The easiest way to clean up iCloud and free up some much-needed space is to get rid of junk files. These are cache files, unneeded language files, document versions, temporary files, and downloads. When you use iCloud for backups, these files quickly pile up and become real space wasters.

You can try and hunt down these files manually, but the process is time-consuming and, well, risky because you can accidentally delete files necessary for the proper functioning of your Mac. Therefore, it is safer and faster to let a dedicated Mac cleaner do the job for you. 

We recommend CleanMyMac X. It comes with the System Junk module designed for quick cleanup and a safe selection of files for removal. It deletes only files that will not degrade your Mac’s performance. Here’s how to use this smart tool:

  1. Open CleanMyMac X (free download here).
  2. Click System Junk > Scan. 
  3. You can now click Review Details and select files for deletion or click Clean right away. 

Step 4. Delete iCloud emails you don’t need

If you’re using an iCloud email account (the one that ends with @icloud.com), all email messages you get are stored in — you guessed it — iCloud. And while emails themselves don’t weigh that much, email attachments do. PDFs, photos, and other files people have sent to you over the months can add up to a few gigabytes, so go over your old correspondence and do some spring cleaning.

  1. Once again, log into your account at icloud.com.
  2. Click Mail. 
  3. Check your Inbox and delete anything you do not need. Right-click an email and choose Trash Message.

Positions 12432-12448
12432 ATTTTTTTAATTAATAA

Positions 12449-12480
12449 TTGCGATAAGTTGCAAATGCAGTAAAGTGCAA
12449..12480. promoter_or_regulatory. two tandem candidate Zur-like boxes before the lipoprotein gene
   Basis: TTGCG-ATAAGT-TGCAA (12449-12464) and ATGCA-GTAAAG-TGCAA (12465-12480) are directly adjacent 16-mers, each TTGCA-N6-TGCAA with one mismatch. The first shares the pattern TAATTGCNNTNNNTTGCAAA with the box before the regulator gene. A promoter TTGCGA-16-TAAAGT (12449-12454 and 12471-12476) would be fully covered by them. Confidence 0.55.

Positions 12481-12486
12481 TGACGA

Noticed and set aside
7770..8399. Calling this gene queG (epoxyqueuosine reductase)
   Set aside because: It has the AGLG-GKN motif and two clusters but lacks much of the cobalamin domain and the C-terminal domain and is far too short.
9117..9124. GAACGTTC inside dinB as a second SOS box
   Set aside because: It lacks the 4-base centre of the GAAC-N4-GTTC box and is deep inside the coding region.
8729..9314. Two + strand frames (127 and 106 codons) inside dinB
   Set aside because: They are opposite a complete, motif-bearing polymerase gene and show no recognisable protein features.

4. Do the same for Sent and Archive. 
  5. Now, go to Trash, press Command + A, and click Delete. Alternatively, right-click any email and choose Delete [x] Messages. 

It’s a good idea to develop the habit of trashing any email you know you won’t need in the future right away to avoid space-hogging in the first place.


Step 5. Delete outdated backups

Having iCloud automatically back up your iPhone on a regular basis is a great way to keep your data intact in case something happens to the phone. But the only backup you’re going to need in this case is the most recent one, so there’s no reason to store backups made months ago.

This is how you access all your device backups and delete outdated ones:

  1. On your Mac, go to System Settings > Apple ID > iCloud.
  2. Click Manage and then Backups.
  3. Select a backup you want to remove and then click Delete.

It’s important to know that when you delete a backup, it switches off the backup feature for this device.


Step 6. Delete all messages and email attachments

Old messages and attachments also take up a lot of space, so it’s better to delete them. Like with all of the steps above, there are different tips for iPhone and Mac. We’ll start with removing email attachments on Mac and then switch to deleting old messages and message attachments on both Mac and iPhone.

In the Mail app on your Mac: 

  1. Open Mail. 
  2. Select one or several messages. You can also press Command + A to select all messages.
  3. Click Message > Remove Attachment(s). Repeat for all mailboxes. 
Important

For IMAP accounts, such as iCloud and Gmail, attachments will also be removed from mail servers. So, if you know that you might need some of the attachments in the future, delete them with caution.

Now, let’s proceed with messages. On your Mac: 

  1. Open the Messages app.
  2. Right-click the conversation you want to delete and choose Delete. Confirm the deletion.